WASHINGTON — He didn’t get the 6 to 3 ruling he predicted. But U.S. Rep. Jim McDermott said the Supreme Court’s opinion upholding the Affordable Care Act made him feel “even better” than the day he watched President Obama sign the law in 2010.
The Seattle Democrat, a long champion of universal coverage, said Chief Justice John Roberts’ siding with the court’s four liberals in favor of the individual mandate was an emphatic rebuttal to the law’s opponents.
“We needed that affirmation. The president has been vindicated,” McDermott said in an interview shortly after the ruling.
McDermott attended the oral arguments in the case challenging the law’s constitutionality. Afterwards, he predicted Roberts and Anthony Kennedy would break with the conservative justices to uphold the law.
But McDermott said he was glad to get a 5-to-4 ruling. He crowed that he “always believed the law would withstand this attack by Tea Party Republicans like Washington State’s Attorney General, Rob McKenna.”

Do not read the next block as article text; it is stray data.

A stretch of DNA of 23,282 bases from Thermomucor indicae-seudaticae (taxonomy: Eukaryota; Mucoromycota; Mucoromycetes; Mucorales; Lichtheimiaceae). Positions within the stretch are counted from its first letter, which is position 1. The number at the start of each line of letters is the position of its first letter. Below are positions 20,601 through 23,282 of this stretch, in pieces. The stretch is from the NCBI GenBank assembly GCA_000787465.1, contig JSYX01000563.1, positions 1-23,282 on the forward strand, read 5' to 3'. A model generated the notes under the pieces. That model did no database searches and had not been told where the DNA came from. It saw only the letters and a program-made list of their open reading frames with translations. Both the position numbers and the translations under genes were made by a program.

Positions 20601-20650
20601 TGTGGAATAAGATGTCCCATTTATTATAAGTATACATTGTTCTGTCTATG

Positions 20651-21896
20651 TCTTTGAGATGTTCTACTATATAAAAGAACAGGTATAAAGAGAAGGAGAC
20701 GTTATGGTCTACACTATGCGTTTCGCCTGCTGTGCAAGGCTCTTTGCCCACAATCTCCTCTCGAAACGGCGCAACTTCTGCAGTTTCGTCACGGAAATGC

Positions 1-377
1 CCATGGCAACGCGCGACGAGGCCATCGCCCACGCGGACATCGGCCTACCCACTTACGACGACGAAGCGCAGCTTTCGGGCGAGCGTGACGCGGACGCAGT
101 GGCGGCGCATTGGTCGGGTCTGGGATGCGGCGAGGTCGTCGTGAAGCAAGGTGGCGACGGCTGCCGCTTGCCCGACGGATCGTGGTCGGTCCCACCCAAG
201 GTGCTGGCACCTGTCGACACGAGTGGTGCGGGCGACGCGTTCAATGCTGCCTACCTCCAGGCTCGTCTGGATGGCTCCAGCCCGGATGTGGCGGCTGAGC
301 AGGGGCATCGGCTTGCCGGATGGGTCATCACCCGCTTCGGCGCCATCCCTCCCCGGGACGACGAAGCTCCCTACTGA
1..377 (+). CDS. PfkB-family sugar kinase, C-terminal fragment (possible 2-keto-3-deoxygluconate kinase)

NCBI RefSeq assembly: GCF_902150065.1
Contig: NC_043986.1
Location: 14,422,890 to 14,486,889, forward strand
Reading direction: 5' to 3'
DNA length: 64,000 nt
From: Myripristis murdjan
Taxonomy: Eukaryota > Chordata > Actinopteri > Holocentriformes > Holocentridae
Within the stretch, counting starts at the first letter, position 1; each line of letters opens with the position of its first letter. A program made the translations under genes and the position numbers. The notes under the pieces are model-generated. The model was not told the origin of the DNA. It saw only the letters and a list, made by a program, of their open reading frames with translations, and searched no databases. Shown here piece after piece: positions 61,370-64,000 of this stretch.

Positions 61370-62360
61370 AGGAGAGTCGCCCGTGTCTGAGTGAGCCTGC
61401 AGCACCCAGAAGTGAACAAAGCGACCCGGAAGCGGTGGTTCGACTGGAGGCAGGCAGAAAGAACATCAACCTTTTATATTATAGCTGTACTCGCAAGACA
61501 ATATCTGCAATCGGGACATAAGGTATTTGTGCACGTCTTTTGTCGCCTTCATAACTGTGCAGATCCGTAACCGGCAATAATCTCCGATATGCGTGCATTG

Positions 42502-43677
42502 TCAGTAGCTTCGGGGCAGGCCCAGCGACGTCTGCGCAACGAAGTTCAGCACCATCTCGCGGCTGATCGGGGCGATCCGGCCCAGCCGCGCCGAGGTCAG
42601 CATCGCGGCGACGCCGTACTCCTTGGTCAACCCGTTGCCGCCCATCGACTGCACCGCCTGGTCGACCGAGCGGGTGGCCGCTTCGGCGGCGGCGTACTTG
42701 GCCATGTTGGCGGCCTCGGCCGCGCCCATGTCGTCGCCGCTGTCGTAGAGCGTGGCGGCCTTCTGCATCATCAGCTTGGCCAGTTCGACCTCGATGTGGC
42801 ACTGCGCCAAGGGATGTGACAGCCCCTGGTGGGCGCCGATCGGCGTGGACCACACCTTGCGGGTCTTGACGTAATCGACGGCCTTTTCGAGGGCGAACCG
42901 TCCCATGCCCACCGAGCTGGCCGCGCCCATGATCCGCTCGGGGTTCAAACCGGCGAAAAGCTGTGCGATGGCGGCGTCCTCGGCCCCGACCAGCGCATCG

Some Republicans, however, said the court ruling won’t deter them from forging on with efforts to repeal the whole law.
Rep. Doc Hastings of Pasco, said in a statement he will keep pushing for a “different approach” that takes the government out of patient-doctor relationships.
“I have voted 30 times to repeal, de-fund, and eliminate all and parts of this job-destroying, government-knows-best approach to healthcare,” Hastings said. “Without full repeal of Obamacare, millions of Americans will continue to lose their current health coverage, seniors will have fewer Medicare choices, unelected unaccountable bureaucrats will be charged with making health care decisions that should be made by individuals, families and doctors, and the government will mandate which health care plans you can use – all while adding trillions to our ever-growing national debt.”